GP Big Island LLC, which owns and operates a pulp and paper mill in Big Island near Lynchburg, Va., is removing a coal-fired boiler from its air permit after agreeing to shut the boiler, said the Virginia Department of Environmental Quality.
The GP Big Island mill produces corrugating medium from semi-chemical (sodium carbonate/sodium hydroxide) hardwood pulp and recycled fiber and linerboard from recycled fiber. GP became subject to requirements of Best Available Retrofit Technology (BART) when air dispersion modeling demonstrated a visibility impact on the nearby James River Face Wilderness Area. GP was required to investigate the technical feasibility and economic impact of adding or replacing control equipment on BART-subject emission units under federal regional haze rules.
The current DEQ permit action, which is up for public comment until Oct. 1, is a reopening by DEQ to remove the #4 boiler (PWR04) from GP’s BART State Operating Permit (SOP). The initial BART SOP was issued in June 2008. The revised SOP will then be incorporated into Virginia’s State Implementation Plan (SIP).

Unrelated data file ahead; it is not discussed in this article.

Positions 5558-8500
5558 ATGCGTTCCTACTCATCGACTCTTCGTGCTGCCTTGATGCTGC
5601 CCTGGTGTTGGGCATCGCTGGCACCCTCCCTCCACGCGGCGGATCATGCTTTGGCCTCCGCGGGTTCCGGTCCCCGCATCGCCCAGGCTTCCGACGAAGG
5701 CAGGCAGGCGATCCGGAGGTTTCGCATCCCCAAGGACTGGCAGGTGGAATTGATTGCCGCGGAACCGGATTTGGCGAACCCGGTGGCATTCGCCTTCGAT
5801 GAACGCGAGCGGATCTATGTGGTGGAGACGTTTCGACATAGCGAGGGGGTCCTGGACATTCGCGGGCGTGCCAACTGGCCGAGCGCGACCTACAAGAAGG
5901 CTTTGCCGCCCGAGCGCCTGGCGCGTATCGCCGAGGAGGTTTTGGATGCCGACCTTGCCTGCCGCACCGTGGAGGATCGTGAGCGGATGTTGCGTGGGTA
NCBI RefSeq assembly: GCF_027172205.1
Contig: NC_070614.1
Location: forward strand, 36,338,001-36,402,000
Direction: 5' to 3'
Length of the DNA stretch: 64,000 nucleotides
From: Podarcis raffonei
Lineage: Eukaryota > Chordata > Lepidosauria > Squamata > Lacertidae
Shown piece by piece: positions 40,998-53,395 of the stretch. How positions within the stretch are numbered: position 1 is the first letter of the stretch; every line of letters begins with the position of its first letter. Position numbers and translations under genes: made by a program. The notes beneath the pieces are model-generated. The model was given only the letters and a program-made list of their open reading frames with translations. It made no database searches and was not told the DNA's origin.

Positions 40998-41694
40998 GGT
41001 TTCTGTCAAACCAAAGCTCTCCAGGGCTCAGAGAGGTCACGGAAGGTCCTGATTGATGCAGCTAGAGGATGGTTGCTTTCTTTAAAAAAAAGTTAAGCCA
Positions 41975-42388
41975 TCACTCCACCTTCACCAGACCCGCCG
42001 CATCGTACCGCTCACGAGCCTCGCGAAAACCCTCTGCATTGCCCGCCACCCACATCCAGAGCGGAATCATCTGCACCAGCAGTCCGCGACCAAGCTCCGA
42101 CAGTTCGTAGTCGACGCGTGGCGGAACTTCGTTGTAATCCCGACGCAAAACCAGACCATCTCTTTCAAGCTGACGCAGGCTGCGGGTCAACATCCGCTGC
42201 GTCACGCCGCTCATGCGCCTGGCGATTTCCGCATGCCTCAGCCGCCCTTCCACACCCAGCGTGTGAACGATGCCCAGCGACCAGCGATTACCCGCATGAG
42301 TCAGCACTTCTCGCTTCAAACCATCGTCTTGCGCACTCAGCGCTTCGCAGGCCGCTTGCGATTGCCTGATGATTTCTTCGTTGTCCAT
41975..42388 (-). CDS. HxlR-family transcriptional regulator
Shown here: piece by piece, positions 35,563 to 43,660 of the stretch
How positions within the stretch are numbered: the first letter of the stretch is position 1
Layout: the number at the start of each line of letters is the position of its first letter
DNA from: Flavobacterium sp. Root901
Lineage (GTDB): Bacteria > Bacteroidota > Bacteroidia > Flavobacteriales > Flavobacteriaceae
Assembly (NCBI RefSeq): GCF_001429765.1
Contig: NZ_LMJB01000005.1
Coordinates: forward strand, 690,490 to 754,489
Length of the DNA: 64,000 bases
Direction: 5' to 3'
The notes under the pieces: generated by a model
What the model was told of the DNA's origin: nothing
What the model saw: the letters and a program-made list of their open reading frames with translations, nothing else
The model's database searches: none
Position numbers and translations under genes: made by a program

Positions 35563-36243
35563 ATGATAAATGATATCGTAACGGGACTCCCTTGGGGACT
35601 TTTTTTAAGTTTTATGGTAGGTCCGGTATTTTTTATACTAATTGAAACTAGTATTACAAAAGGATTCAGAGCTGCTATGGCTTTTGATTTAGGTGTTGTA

GP has two emission units subject to BART: the #4 boiler (PWR04) and the #5 boiler (PWR05). PWR04 is a pulverized coal boiler. PWR05 is a multi-fuel stoker boiler burning wood, paper waste and coal. PWR04 was included in the initial BART SOP issued in June 2008. Since that time, GP has formally shut this boiler down by disconnecting it and signed a mutual determination for permanent shut down. The mutual determination was signed by GP and the DEQ in January. PWR05 will be the only remaining emissions unit in the BART SOP. All conditions relating to PWR05 will remain in the permit with no changes.